Published: Mon, July 09, 2018
Global Media | By Abel Hampton

Rescue Operation To Save Boys Trapped In Cave Begins

Rescue Operation To Save Boys Trapped In Cave Begins

Thai divers gather before they enter to the Tham Luang cave, where 12 boys and their football coach are trapped, in the northern province of Chiang Rai, Thailand, July 6, 2018.

Divers on Sunday launched an operation to rescue 12 boys and their soccer coach trapped in a cave complex in northern Thailand.

"Today is the D-Day for the rescuers", said Narongsak Osottanakorn, the outgoing governor of Chiang Rai province.

Narongsak said the first boy was expected to be brought out of the cave by around 9:00 pm (1400 GMT) after navigating the planned six-hour journey.

The 12 boys and their coach were exploring the cave when they became trapped by flood waters on 23 June.

"The conditions that the cave divers and rescue teams are facing in Thailand are nearly impossibly extreme, with zero visibility, exceptionally strong flow and a number of restrictions and sumps to negotiate", Mr Wolf said in a statement.

Thai officials are stressing that they may have to act very soon - meaning the next couple of days - if weather forecasts are correct because of the possibility that access to the cave could soon close again due to flooding from seasonal monsoon rains.

Authorities in Thailand say that they will not immediately attempt an underwater evacuation of 12 schoolboys who have been trapped in a cave for nearly two weeks because they have not learned adequate diving skills in the few days since searchers reached the area where they are sheltering. "Otherwise we will lose the opportunity".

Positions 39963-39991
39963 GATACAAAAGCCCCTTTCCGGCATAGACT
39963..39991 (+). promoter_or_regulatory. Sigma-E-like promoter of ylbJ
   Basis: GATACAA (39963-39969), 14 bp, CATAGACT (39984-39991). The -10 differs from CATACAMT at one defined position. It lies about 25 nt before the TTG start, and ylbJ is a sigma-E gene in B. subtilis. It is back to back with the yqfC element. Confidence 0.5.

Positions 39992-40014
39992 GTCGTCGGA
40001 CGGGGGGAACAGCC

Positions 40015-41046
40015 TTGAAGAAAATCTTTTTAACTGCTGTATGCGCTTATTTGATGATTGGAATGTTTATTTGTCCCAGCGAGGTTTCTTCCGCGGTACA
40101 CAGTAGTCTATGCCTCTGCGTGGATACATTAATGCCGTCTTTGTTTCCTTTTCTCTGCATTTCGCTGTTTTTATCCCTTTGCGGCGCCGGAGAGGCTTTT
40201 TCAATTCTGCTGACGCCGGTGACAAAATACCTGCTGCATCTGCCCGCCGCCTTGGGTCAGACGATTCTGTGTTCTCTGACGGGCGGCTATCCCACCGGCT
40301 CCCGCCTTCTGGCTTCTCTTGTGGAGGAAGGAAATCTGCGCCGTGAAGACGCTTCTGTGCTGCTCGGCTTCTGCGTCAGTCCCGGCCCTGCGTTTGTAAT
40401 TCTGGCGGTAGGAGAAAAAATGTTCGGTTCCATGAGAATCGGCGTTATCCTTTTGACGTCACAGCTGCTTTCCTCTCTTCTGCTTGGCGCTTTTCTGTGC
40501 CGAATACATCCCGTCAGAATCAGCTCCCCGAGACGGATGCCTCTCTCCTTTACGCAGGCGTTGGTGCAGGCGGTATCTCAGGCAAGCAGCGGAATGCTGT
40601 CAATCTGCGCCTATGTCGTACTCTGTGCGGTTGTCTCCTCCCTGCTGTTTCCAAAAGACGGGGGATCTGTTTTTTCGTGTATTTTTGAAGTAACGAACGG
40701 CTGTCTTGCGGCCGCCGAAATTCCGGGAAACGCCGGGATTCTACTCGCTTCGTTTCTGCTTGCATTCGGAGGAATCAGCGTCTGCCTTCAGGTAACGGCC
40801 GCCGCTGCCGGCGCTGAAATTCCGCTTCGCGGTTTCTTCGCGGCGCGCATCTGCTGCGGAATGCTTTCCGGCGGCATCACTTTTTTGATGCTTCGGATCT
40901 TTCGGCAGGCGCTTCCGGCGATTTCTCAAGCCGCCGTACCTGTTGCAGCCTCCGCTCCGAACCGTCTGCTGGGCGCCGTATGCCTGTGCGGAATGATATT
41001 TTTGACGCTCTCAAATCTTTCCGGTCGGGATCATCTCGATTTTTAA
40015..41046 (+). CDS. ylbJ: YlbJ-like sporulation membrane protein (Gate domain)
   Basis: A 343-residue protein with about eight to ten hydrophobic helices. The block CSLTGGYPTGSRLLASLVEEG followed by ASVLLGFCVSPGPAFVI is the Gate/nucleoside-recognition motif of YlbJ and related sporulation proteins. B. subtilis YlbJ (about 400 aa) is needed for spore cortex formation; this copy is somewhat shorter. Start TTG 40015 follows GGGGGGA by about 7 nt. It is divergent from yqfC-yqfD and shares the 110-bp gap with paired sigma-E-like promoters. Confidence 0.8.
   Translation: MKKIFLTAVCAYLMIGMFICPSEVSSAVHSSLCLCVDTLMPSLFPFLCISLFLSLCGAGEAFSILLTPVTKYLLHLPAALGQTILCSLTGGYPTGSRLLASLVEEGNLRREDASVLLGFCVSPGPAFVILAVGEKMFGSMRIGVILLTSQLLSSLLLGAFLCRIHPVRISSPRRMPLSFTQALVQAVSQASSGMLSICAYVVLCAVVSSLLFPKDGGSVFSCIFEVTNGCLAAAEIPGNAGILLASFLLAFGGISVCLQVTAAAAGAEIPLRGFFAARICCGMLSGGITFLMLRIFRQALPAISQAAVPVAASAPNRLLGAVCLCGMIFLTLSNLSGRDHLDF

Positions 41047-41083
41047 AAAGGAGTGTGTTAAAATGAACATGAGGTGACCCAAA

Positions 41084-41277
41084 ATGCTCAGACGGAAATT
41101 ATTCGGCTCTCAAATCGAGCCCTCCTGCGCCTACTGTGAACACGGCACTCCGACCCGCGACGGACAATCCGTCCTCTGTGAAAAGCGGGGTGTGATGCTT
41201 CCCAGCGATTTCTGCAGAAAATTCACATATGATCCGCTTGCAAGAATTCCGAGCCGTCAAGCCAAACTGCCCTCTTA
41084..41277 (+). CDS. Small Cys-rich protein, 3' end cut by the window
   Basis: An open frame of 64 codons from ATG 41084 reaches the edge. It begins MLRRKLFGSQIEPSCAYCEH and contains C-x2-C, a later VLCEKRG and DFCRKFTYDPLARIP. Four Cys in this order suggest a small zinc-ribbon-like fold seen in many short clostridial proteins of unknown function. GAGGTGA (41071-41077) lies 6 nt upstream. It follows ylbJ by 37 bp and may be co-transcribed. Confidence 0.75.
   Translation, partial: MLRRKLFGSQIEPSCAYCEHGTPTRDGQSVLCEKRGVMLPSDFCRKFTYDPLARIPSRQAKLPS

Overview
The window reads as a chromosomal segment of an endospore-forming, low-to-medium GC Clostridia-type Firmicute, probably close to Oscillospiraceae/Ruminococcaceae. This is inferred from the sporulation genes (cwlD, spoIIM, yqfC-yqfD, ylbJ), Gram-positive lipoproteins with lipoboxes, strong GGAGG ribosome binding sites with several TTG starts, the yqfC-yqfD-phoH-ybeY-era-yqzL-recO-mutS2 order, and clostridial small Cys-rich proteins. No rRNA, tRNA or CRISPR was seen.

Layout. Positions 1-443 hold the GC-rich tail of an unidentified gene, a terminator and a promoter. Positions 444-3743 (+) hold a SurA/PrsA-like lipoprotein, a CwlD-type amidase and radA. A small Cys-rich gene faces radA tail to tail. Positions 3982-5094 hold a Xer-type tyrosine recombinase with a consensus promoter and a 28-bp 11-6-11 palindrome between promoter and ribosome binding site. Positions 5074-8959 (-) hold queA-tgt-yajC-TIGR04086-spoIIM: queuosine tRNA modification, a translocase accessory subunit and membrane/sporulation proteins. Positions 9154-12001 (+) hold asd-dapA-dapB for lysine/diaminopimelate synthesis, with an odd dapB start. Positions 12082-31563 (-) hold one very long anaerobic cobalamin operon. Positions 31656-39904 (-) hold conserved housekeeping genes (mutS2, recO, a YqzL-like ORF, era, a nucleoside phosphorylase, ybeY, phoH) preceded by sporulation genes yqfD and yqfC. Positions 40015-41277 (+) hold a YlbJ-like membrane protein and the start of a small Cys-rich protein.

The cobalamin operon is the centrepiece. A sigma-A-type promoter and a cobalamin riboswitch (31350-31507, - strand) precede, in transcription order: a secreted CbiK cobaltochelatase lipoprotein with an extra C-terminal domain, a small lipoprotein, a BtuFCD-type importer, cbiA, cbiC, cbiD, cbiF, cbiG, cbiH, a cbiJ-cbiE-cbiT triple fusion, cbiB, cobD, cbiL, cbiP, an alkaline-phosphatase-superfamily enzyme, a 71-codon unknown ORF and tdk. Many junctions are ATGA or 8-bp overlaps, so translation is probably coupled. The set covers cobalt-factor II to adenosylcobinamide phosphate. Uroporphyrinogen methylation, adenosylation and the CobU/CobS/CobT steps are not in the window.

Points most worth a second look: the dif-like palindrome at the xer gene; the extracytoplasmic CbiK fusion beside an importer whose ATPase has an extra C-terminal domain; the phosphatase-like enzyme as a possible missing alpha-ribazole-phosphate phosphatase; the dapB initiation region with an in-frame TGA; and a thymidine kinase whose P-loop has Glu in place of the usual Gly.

In one of the team's letters, posted to the Thai navy SEALs' Facebook page, a boy expressed his gratitude. Ropes have been installed to help guide the boys through the darkness.

Fears of declining oxygen in the cave where the boys and their coach had holed up were eased when rescuers fed an air pipe into the area, accompanied by medics and expert divers.

The initial jubilation around the boys' discovery by a team of British divers on Monday has faded as the reality of the challenge of their extraction has set in. "Also, air bells may develop along the way to create a series of two or more shorter dives instead of one long dive", Veni said, adding that "lower water levels means the force of the water is less".

The entrepreneur behind the Tesla automobile and the SpaceX rocket company also owns Boring Co., which digs tunnels for advanced transport systems and has advanced ground-penetrating radar.

The boys sounded calm and reassuring in handwritten notes to their families that were made public Saturday.

"Don't worry dad and mum", said a note from one of the boys who gave his nickname as "Bew".

"On behalf of the global football community, I would like to join you in expressing my deepest sympathies and support to the families of the players and coach, as well as my solidarity with the people of Thailand at this time of great concern".

Meanwhile, the 25-year-old soccer coach who brought the boys into the cave issued a letter apologizing to their parents.

"To the parents of all the kids, right now the kids are all fine".

"And I promise I will take care of the kids as best as I can".

Like this: